The letter ‘H’ was another question mark for me in the A-Z series. But then, I wanted a post on how a sadya is served and voila! the letter H is not a problem anymore…
‘How to serve a sadya?’ That’s what this post is about.
When one is invited for a wedding, house warming, pooja ceremony or any function, its the host’s responsibility to serve the food as well. When you attend a function, say a wedding – after all the socializing, mingling, catching up with friends & relatives are over, after the groom has tied the mangal sutra around the bride’s neck, you greet them – wish them well and then head out right to the dining hall to silence your growling stomachs. Waiters, arranged by the catering guys, will be waiting to serve you a hot full course vegetable meal on a banana leaf – a sadya!
A sadya is nothing but a vegetarian festive food, served on a banana leaf. Many dishes are prepared and served. On the banana leaf, there is a place for each and every dish, though this changes from place to place and community to community.
Food is served right after the main function is over- in case of a wedding, its the tying the mangal sutra. Depending on the number of people attending and the seating capacity of the dining hall, there will be multiple batches to accommodate everyone.
I am talking about wedding sadyas here. For Onam, the main difference is that the entire sadya is prepared at home. Some of the items like Sharkara varatti, chips etc are store bought sometimes for convenience, but the target is to make as many dishes as possible at home itself. Serving is done by family members and the feeling of togetherness is just great :-)
In olden days, people would sit on the floor while the food is served, but now, its tables and chairs in all the dining halls. You have a separate dining hall in all the wedding halls (mandap) so that people can have food without disturbing the function/wedding. Sometimes the functions go on for a long time even after the main ceremony is over.
Serving a sadya is usually a team work and there will be around 5-10 guys just for this job. Food is cooked in really big vessels and for serving, food is transferred into clean steel buckets. This is carried by the waiters and served for each of the guests.
The dining halls will have straight long tables on both sides. For a wedding Sadya, the servers will first clean the table and cover the table with a disposable paper roll. Then as people take the seats, the serving guys keep a banana leaf in front of each person. Another person with water to drink and to sprinkle some on the leaf to clean it.
The banana leaf is placed so that the wider side is on the right hand side of the person eating the meal. You have to eat the food with your right hand (no fork/knife/spoon/eating with left hand).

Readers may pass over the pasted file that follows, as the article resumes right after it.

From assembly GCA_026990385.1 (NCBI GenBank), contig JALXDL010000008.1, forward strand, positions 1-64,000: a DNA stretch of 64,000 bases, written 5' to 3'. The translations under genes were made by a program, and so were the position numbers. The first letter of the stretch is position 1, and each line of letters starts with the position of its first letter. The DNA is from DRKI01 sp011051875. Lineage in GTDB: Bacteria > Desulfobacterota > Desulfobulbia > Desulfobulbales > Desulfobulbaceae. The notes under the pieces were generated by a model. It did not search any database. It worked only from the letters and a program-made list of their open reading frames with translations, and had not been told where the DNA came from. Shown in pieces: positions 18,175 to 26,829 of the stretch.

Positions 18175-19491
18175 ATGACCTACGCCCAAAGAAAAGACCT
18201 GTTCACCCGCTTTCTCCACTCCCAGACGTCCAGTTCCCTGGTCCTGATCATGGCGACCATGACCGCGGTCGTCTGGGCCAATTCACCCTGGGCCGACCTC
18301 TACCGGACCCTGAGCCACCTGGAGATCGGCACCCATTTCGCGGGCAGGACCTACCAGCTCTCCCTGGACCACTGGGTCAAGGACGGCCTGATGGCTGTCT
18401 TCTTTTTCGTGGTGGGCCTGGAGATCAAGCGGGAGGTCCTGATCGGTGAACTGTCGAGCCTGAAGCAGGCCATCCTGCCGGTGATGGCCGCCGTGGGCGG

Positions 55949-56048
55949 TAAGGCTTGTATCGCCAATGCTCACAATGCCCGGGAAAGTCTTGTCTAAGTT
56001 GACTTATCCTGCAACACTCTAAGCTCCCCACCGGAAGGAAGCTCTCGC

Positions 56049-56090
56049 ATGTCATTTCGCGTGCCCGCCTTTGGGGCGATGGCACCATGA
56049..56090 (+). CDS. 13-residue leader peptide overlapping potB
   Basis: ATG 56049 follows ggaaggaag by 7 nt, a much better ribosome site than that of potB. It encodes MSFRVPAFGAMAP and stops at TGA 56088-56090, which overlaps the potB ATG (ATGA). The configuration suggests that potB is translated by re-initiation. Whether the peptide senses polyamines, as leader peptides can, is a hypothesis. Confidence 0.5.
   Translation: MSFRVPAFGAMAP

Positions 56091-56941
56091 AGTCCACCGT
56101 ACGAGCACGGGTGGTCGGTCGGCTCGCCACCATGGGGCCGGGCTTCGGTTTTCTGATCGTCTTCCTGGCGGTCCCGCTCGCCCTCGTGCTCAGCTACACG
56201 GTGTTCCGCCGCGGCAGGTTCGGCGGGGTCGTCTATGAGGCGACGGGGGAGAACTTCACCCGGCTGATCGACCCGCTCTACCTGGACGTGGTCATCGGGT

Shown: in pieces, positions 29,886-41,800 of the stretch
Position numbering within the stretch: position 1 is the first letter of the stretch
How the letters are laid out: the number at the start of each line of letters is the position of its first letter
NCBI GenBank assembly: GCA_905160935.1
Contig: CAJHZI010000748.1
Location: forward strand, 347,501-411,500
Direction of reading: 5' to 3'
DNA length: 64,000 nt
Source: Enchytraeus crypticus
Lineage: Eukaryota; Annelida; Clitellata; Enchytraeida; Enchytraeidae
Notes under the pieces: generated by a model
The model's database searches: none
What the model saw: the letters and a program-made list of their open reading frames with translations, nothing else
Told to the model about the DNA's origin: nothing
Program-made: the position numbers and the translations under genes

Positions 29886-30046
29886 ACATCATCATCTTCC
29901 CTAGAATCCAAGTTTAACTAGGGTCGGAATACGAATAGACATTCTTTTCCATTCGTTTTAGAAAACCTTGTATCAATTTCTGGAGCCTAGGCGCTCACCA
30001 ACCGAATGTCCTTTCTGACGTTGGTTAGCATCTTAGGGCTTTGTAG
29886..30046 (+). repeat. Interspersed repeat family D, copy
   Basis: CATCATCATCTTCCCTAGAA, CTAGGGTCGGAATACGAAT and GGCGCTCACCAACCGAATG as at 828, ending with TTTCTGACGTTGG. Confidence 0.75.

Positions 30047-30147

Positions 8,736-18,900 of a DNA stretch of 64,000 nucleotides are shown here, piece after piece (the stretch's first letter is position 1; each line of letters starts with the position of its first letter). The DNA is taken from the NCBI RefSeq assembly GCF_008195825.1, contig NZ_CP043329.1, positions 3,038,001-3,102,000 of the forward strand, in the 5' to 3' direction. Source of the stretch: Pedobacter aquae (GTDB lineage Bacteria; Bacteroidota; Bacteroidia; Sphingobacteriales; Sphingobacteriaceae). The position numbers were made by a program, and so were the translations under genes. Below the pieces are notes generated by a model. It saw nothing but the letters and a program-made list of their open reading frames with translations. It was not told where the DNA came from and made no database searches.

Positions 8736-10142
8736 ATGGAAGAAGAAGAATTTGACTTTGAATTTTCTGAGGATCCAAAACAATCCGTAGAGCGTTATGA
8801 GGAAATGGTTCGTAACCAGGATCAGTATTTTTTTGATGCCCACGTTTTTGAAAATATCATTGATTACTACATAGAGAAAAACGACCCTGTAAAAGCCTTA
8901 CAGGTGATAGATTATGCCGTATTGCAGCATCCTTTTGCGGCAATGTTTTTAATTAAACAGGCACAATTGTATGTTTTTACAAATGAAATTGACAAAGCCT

So wider end on right hand side makes it easier to take the side dishes and mix it with rice and eat. Left end is the less eaten items like pickles and chips.
The order of serving is different for different communities. I am sticking to what I have seen all my life.
We start off with the payasam first. Its served on the right hand corner. It is followed by kichadi, pachadi, avial, thoran and other side dishes. Slowly the top half of the leaf is filled with different side dishes from right to left.
Top left is for pickles and deep fries (upperis). A pappadam and a banana is a must.
Some communities start off with salt. And then the pickles and then slowly fill the leaf from left to right.
Though the order of serving may be different in different places, in the end it looks more or less the same. At the end of serving, the leaf will have
- Top half of the leaf, from right to left, the side dishes
- Top half left hand corner will have pickles, chips/fries and salt
- Bottom half is for rice and sambar varieties.
- Bottom left is for banana, pappadam
The side dishes for a Sadya are:
For Onam, you have 3 types (in some places 4 types) of pickles, 3 types payasam and three types of upperi (deep-fried items like chips).
Pickles are usually:
- Wild lemon pickle (Vaduka puli achar)
- Puli Inji or Inji Curry (Fried Ginger pickle) –This is a must
- Mango/Lemon/Gooseberry (anything)
For payasam, you will have a milk based and a jaggery based one. The third/fourth can be any one of your choice. In my place, we usually make only one payasam :D.
Once the side dishes are all served they bring out the rice. First a bit of dal/parippu is served and then rice is served. A teaspoon of melted ghee is poured on top.
Once the dal course is over, sambar is brought in. After sambar, some people serve payasam, though for us, its time for Rasam. After rasam, there is an optional round of Pulissery or Kalan. It is followed by Payasam. And the moru.
After sambar (and sometimes after rasam round too), the side dishes are brought out to be served again.
These (sambar, rasam, dal etc) are mixed with rice and savored with the side dishes served on top half of the leaf.
So, in short, the sequence of serving for the gravy dishes for rice is :
- Dal is served, with ghee
Though its great to eat a sadya outside, for Onam when you make these at home (and remember that some families make it for all three days of Onam), the level of satisfaction is just immeasurable :-)
Note: Please keep in mind that I am not an authority on the subject. I am sharing what I know and as I mentioned this is something that changes from place to place. So if its different from how you do it, please share :-)
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